Electrophysiology is an invaluable technique for studying the electrical activity of neurons in the brain and has important clinical applications. The use of nanowire and nanotube intracellular electrode recording devices has improved the spatial resolution and sensitivity of electrophysiological techniques. However, intracellular recordings within thick tissues is limited by the length of the nanotube/nanowire electrode, which has insufficient stiffness at lengths greater than 10 µm. As a result, existing nanodevices cannot be used to record neuronal electrical activity within thick tissue slices ex vivo or within deep tissue structures in vivo.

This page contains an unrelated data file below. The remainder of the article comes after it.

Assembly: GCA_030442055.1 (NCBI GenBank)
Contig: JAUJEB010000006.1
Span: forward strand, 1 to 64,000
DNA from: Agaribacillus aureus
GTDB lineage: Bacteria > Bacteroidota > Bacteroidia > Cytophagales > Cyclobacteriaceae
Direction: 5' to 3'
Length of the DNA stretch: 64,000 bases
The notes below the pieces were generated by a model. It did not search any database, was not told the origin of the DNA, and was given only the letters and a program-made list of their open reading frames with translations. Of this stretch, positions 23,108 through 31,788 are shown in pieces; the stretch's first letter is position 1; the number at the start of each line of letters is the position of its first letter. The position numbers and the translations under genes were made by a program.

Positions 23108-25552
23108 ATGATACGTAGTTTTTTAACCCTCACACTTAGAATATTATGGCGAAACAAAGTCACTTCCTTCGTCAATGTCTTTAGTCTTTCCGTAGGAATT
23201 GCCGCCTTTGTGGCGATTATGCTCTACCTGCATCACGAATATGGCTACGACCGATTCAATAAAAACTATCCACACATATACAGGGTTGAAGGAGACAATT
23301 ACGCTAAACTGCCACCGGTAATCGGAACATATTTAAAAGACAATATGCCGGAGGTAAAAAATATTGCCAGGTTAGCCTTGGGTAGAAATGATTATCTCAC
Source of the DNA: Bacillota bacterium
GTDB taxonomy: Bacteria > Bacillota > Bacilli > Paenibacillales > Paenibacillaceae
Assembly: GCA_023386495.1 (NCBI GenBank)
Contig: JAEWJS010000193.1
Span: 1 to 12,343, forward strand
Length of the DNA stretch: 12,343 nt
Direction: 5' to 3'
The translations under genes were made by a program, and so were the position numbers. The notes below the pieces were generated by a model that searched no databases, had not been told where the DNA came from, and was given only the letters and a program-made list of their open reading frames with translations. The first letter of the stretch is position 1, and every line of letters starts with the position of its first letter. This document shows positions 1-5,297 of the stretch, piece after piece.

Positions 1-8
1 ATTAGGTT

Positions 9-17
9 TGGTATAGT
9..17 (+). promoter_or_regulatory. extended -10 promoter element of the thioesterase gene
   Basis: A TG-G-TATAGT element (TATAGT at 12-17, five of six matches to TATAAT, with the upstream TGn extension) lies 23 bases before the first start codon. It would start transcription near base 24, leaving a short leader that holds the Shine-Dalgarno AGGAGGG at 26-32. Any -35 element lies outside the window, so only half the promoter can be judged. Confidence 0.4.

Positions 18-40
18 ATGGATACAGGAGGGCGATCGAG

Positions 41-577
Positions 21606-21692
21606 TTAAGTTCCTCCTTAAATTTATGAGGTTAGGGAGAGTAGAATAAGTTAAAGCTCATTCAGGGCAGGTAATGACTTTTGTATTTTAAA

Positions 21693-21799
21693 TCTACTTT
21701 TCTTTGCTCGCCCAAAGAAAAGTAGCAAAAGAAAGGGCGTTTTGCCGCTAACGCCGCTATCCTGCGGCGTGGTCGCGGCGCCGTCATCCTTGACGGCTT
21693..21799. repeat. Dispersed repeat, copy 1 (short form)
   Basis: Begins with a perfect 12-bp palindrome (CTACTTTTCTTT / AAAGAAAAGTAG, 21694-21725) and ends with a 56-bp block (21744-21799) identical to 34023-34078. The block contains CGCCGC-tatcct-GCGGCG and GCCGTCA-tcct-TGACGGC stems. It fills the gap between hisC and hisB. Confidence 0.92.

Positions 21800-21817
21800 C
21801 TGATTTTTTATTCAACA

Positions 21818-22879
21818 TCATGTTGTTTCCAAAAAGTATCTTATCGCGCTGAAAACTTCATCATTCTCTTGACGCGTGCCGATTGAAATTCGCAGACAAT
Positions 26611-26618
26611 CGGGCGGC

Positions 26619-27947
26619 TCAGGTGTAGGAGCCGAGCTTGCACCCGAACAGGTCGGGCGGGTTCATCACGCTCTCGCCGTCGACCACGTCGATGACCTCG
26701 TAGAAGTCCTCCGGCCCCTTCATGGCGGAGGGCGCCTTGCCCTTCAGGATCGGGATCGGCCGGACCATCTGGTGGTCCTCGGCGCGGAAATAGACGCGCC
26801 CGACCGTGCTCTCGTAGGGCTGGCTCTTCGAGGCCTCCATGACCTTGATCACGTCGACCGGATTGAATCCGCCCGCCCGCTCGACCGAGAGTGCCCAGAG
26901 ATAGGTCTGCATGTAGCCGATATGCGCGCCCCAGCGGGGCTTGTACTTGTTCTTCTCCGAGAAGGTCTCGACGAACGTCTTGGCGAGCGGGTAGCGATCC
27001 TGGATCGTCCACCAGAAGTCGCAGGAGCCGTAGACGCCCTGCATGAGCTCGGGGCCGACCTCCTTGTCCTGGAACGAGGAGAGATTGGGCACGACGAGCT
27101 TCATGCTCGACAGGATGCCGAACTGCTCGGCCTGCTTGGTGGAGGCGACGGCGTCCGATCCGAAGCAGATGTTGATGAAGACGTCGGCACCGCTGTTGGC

To overcome this challenge, researchers at Toyohashi University of Technology in Japan have developed a long nanoscale-tipped microneedle electrode. The 120 µm-long “nanotower” electrode is sufficiently strong to penetrate thicker and deeper tissue structures, overcoming the limitations of conventional nanotube and nanowire electrodes. The development of this device, described in an article published in Small, diversifies the scope of preclinical and clinical applications of nanoelectrodes in electrophysiology.